Now back to my original statement...computers are still, and will be, viewed by the masses as productivity machines. They don't have an interest in computers to the nth degree (like all of us true hardcorers (ok I just made the word up)) thus they don't really want to take the time and learn proper setup etc. etc. even though changing a video card really is pretty simple. But this also doesn't change the fact that consoles are becoming more and more computer like, only they are much simpler to operate by the lay people (whether this factually true or not, packaging makes all the difference in people's mentality) People are flocking to console development precisely for this reason. They know this and they want pretty green spendy stuff.

You can't even bring cost into the equation because I can right now go pay about $170 for a ATI Radeon 9600 XT and play (decently I might add) the next three years worth of games. How do I know...I've got a GeForce4 4200 and ALL my games play just fine. It will play HL2 and DOOM3 just fine, maybe not with all the eye candy but most of it. Enough so that I will get the true gaming experience the makers intended for me to get. When will I upgrade my video card? When I recieve a msg in my game telling that "it can't play the game with the current video card" like I got from NOLF 2. Before that I had an Ultra TNT2 card that also played all new games upto that point of buying NOLF 2 which easily represented two to three years itself. My point...$100 (great after Thanksgiving sale item :) ) to $200 every two or three years is nothing money wise. It's either pay this or pay the same thing if not more once you add in the higher cost of console games.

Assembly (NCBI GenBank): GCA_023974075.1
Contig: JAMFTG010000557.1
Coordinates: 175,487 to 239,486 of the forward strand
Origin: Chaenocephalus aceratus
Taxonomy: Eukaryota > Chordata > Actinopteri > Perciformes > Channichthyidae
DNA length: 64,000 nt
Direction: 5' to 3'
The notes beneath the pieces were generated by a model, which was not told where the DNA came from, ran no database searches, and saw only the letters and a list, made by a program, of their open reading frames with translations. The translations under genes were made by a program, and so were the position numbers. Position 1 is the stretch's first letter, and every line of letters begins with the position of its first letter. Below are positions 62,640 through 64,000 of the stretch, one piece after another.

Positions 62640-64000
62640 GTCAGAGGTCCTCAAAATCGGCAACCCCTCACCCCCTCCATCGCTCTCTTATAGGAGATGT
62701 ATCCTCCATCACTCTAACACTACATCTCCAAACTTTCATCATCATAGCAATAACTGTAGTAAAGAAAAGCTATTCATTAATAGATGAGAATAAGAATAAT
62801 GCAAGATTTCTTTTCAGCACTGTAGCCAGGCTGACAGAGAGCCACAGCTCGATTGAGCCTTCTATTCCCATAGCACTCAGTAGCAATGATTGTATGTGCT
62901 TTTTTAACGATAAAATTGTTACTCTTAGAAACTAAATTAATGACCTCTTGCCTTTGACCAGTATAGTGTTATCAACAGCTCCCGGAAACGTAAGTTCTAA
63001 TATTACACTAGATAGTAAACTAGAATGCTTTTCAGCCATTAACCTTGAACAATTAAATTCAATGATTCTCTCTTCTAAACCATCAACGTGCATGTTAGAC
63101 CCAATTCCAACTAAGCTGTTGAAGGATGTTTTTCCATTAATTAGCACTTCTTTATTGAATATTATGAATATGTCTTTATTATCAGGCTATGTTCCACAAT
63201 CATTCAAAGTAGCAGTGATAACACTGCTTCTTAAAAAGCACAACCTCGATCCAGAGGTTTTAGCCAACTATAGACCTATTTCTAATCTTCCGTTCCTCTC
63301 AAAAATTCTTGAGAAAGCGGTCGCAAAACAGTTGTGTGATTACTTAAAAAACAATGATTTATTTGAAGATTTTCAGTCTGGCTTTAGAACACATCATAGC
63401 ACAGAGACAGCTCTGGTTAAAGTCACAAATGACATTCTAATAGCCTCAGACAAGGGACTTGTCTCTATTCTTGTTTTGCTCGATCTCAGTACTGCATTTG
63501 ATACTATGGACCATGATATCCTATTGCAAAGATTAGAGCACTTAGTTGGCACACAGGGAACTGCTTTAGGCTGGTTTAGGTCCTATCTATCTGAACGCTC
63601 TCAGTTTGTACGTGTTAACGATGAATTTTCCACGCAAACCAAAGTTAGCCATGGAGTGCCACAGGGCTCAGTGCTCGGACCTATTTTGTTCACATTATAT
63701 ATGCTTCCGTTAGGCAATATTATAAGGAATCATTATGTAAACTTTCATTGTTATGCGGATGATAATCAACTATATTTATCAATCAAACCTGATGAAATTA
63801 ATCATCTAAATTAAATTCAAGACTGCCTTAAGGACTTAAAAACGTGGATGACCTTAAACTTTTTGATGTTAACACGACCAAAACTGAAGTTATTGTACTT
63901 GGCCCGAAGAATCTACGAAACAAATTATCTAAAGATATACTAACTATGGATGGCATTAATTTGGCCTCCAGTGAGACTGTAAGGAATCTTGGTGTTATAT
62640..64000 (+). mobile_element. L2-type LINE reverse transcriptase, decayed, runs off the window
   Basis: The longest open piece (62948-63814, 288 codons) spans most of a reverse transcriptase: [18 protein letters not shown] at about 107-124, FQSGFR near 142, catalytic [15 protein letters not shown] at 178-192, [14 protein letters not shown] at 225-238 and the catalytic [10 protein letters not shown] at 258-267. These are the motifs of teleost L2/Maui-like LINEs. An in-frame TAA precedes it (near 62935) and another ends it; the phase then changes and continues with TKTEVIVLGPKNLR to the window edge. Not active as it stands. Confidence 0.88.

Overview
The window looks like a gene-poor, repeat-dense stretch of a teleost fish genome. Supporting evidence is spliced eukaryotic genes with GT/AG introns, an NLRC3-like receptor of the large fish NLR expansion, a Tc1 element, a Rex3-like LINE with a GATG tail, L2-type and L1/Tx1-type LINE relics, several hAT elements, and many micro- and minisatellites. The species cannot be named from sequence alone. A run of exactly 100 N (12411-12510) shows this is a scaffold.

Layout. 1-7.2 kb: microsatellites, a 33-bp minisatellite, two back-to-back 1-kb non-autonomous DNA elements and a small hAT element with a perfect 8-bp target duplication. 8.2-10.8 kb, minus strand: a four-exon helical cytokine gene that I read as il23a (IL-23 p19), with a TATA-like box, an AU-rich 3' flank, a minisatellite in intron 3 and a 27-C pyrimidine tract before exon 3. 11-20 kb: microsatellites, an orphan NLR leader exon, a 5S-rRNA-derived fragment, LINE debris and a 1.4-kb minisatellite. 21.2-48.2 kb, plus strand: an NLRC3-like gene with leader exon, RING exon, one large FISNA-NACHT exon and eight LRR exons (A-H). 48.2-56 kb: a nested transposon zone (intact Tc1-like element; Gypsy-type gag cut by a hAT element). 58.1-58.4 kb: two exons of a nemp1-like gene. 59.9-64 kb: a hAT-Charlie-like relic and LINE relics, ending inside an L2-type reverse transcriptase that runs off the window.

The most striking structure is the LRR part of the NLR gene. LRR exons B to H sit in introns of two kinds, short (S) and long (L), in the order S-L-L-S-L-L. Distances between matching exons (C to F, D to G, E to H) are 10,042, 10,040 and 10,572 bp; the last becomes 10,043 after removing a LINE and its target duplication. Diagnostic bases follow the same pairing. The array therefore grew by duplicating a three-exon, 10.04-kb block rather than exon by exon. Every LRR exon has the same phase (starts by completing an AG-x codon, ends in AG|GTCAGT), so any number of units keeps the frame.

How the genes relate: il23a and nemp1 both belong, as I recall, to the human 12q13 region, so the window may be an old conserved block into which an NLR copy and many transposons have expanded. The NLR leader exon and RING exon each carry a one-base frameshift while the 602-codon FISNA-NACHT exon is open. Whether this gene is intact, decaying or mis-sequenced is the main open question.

To summarize...I repeat what I said before....DON'T CHANGE A GAME'S TRADITION FOR THE SAKE OF (DON'T EVEN KNOW IF THIEF DS SALES WILL BE HIGHER) MONEY. JUST DON'T MAKE THE GAME AT ALL. Give those rights too the game to dedicated fanbases. Updated engines can be licensed and all one needs to do is cover costs and provide downloads instead of boxed items to keep classics (and those in the making) alive. Even a small fanbase such as Thief's (which it's not small by any means, but lets pretend a minute) can support this effort.

Peter_Smith
26th Mar 2004, 08:07
I disagree with your argument, jabpn. You say, in essence, that if Ion Storm could not follow the PC tradition, then they should have scrapped the project. Well, a lot of people at Ion Storm and elsewhere wanted to develop Thief 3. A lot of fans wanted them to make it. They decided to make it a two-platform deal to give it a chance for profit. I'd guess that if the choice had been PC or nothing, they would have selected nothing. This would have satisfied you, but disappointed many, many more.

So, what is the worse that can happen? The two platform deal fails to live up to expectations. We are disappointed. The best that can happen, and still might happen, is that we like the game, an editor is delivered, and the FM community lives happily ever after. Well, it is not costing me a penny to wait and see how it comes out. It seems to me more logical to say, "Go for it guys!" and maybe give them some advice, than to say the project should have been canceled. A finite chance at some benefit is better than a 100% chance of no benefit.